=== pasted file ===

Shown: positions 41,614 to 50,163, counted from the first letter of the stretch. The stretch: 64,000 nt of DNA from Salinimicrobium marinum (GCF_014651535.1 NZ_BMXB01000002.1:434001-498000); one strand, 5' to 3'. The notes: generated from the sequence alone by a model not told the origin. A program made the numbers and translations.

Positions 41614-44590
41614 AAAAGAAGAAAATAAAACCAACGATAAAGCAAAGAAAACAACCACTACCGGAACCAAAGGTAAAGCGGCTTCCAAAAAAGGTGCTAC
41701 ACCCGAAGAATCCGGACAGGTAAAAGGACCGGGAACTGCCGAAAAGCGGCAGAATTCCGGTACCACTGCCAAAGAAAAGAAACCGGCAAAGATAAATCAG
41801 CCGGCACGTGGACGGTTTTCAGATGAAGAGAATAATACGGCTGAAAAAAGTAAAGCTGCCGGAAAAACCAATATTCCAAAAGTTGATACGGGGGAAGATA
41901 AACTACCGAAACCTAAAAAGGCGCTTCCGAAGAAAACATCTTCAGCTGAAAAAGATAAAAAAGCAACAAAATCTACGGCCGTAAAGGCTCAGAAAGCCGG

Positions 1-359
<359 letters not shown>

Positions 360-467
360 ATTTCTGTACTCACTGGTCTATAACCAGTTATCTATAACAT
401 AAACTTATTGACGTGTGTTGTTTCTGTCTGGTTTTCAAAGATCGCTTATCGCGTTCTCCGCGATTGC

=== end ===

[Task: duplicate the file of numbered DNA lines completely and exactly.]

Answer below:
Shown: positions 41,614 to 50,163, counted from the first letter of the stretch. The stretch: 64,000 nt of DNA from Salinimicrobium marinum (GCF_014651535.1 NZ_BMXB01000002.1:434001-498000); one strand, 5' to 3'. The notes: generated from the sequence alone by a model not told the origin. A program made the numbers and translations.

Positions 41614-44590
41614 AAAAGAAGAAAATAAAACCAACGATAAAGCAAAGAAAACAACCACTACCGGAACCAAAGGTAAAGCGGCTTCCAAAAAAGGTGCTAC
41701 ACCCGAAGAATCCGGACAGGTAAAAGGACCGGGAACTGCCGAAAAGCGGCAGAATTCCGGTACCACTGCCAAAGAAAAGAAACCGGCAAAGATAAATCAG
41801 CCGGCACGTGGACGGTTTTCAGATGAAGAGAATAATACGGCTGAAAAAAGTAAAGCTGCCGGAAAAACCAATATTCCAAAAGTTGATACGGGGGAAGATA
41901 AACTACCGAAACCTAAAAAGGCGCTTCCGAAGAAAACATCTTCAGCTGAAAAAGATAAAAAAGCAACAAAATCTACGGCCGTAAAGGCTCAGAAAGCCGG

Positions 1-359
<359 letters not shown>

Positions 360-467
360 ATTTCTGTACTCACTGGTCTATAACCAGTTATCTATAACAT
401 AAACTTATTGACGTGTGTTGTTTCTGTCTGGTTTTCAAAGATCGCTTATCGCGTTCTCCGCGATTGC